Welcome to rabble.ca’s extended series on the Canadian left — Reinventing democracy, reclaiming the commons: A progressive dialogue on the future of Canada — a look at where it stands after the 2011 federal election, and what the future can hold. The series will run in this, rabble.ca’s 10th year, and is curated by journalist Murray Dobbin.
We are living in a moment of wrenching disconnect between the severity and complexity of the challenges that we face as a society, and the apparent inability of our institutions to respond to these challenges. Our society is becoming less equal, our prosperity is becoming less secure, and our economy is ripping at the fabric of nature. Yet, while a majority of Canadians still hold progressive values, and while many conservatives care deeply about these issues, we are experiencing a creeping erosion of our ability to achieve progress through our democracy.
While it is too early to tell for sure, I expect that the new Harper government will continue its strategy of slowly dismantling the post-war consensus that established a powerful role for government in creating common goods, from secure pensions to universal health care and an ever-more educated population. The essence of the strategy is to publicly attack government while gradually damaging its ability to contribute to society and expanding the role of the private sector. This strategy contrasts with the “shock doctrine” identified by Naomi Klein in her book of that title, a strategy to use public confusion during crises to ram through free-market policies, and it reflects Prime Minister Stephen Harper’s desire to move the Canadian political centre to the right and make his party the “natural governing party” of Canada.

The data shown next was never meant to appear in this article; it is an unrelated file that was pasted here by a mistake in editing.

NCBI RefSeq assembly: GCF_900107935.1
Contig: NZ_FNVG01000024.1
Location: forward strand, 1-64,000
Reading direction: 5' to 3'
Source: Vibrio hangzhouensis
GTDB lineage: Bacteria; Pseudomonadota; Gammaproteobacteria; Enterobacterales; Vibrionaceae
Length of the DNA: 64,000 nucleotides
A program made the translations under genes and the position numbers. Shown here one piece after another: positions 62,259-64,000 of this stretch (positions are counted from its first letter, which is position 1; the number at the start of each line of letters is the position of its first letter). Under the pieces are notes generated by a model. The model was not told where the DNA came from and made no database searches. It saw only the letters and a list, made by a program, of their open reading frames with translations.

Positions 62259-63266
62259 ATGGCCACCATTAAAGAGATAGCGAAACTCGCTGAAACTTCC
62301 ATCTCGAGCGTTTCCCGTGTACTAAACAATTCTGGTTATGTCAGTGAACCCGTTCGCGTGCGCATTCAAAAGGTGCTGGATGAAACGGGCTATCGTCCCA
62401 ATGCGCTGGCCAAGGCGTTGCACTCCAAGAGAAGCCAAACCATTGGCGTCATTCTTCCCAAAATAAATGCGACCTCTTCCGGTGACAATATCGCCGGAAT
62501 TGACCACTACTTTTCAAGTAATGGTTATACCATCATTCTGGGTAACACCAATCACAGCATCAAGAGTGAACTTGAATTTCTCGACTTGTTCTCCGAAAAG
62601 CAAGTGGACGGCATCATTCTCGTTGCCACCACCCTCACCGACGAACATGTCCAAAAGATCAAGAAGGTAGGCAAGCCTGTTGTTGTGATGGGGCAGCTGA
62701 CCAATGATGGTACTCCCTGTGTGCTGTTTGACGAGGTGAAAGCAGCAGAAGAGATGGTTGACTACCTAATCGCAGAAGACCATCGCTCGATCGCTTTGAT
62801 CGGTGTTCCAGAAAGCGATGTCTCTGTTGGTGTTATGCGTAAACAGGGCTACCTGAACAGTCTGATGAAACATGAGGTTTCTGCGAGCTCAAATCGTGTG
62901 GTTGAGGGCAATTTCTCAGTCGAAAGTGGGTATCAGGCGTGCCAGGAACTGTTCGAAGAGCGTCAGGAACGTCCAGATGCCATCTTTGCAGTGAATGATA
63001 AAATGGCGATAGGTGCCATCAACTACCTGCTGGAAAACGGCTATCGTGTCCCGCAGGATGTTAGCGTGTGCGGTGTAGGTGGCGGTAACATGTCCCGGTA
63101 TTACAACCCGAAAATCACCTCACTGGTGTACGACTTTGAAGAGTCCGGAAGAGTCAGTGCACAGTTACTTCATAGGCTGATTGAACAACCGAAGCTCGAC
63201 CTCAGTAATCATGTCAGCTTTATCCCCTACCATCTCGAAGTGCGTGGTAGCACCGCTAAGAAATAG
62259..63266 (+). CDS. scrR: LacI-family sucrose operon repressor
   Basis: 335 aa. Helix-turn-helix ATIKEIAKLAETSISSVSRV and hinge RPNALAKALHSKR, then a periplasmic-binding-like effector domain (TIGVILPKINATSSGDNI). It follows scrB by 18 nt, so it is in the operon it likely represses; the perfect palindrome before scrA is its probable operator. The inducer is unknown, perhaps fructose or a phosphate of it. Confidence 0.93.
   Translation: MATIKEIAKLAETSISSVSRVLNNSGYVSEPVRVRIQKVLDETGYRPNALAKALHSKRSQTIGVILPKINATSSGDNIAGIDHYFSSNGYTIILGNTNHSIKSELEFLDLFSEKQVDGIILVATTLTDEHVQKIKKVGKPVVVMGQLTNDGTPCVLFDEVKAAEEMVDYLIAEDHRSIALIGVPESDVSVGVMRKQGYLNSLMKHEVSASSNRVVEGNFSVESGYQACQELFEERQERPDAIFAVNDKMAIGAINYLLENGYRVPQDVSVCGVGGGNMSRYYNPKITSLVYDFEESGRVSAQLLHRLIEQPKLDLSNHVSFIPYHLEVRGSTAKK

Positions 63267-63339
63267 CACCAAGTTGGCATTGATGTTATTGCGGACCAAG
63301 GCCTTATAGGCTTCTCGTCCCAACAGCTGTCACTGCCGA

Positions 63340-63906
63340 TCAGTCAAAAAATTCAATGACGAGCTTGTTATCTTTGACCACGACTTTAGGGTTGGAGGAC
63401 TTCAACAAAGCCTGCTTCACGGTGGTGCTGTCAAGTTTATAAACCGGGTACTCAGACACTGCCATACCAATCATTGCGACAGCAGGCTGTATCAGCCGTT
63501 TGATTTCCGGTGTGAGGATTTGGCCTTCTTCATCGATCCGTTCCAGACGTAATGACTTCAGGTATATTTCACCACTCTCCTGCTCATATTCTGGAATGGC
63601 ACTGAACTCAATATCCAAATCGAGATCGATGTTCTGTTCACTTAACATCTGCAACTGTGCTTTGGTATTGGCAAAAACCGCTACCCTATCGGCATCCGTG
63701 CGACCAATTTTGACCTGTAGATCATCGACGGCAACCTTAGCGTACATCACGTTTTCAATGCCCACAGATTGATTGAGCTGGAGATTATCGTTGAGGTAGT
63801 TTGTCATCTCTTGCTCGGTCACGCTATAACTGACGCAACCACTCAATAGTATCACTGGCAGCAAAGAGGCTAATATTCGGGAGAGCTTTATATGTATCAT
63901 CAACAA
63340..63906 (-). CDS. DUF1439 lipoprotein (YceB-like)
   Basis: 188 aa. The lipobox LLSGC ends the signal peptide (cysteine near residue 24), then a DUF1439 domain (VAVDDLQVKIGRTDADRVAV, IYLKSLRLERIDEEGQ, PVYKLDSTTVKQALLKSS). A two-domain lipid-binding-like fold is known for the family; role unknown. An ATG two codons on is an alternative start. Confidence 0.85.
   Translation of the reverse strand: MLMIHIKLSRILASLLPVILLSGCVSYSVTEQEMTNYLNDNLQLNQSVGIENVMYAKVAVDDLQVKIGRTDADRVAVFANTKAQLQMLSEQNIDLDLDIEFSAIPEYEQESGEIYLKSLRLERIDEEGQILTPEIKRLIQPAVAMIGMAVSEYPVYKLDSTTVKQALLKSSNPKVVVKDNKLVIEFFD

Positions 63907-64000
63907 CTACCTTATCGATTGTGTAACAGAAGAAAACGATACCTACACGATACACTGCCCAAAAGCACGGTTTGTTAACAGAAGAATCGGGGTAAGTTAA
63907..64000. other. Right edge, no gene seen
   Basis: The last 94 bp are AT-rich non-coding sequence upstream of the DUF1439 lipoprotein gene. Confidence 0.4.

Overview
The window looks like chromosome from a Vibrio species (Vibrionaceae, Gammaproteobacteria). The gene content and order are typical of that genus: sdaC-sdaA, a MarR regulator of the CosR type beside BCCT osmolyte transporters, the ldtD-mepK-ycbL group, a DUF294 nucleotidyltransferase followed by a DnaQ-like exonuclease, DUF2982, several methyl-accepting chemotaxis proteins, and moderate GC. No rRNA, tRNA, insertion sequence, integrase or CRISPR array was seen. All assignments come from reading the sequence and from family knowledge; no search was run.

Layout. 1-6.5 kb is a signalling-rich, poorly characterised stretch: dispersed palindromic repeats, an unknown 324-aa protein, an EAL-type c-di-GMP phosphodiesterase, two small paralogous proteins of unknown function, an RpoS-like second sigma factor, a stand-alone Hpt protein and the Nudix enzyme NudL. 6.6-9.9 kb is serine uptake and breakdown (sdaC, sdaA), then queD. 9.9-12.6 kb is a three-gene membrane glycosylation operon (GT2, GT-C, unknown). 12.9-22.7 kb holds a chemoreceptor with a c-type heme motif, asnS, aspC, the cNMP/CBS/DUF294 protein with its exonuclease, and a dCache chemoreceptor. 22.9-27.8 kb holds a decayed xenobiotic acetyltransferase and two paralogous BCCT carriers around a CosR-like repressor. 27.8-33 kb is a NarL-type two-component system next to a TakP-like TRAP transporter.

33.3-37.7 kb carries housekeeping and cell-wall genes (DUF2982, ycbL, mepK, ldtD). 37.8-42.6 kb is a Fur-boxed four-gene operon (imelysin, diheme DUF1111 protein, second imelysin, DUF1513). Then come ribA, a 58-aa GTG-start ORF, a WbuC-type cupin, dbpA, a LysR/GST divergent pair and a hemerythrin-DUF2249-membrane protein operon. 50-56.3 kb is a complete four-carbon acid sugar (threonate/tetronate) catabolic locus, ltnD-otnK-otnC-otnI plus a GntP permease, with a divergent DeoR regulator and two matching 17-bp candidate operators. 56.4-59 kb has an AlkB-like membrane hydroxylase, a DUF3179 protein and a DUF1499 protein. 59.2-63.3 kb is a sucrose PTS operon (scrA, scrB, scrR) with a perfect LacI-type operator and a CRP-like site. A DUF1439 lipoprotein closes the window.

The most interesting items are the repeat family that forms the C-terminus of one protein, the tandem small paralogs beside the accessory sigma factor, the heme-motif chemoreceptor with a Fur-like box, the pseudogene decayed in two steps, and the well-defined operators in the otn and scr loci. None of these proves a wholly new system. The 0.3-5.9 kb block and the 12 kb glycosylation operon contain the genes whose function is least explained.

Like the shock doctrine, the creeping erosion strategy was first implemented by the right-wing governments that rose to power in the 1980s. It is a powerful approach because it creates the conditions for further rightward shifts. For example, these governments repeatedly created massive public deficits by cutting taxes while raising security spending, and then they used these manufactured deficits to justify cuts to social programs. The Harper government’s agenda of tax cuts, spending on fighter jets and prisons, and subsequent “we have no choice” cuts to social spending is a standard example of this tactic.
This creeping erosion undermines our belief that we can and should work together through our democracy to achieve progress. Again, the strategy is powerful because it continually creates the conditions that reinforce its own arguments by making the problems it identifies even worse. When the Harper government is secretive, authoritarian or incompetent it is also re-enforcing its political agenda to persuade Canadians that government cannot be trusted and that it is not the answer to our shared challenges. Similarly, policies that expose Canadians to greater economic insecurity, from trade deals to deregulation and union busting, also make Canadians more afraid of change, and therefore more resistant to government interventions in the economy that are designed to reduce inequality or protect the environment.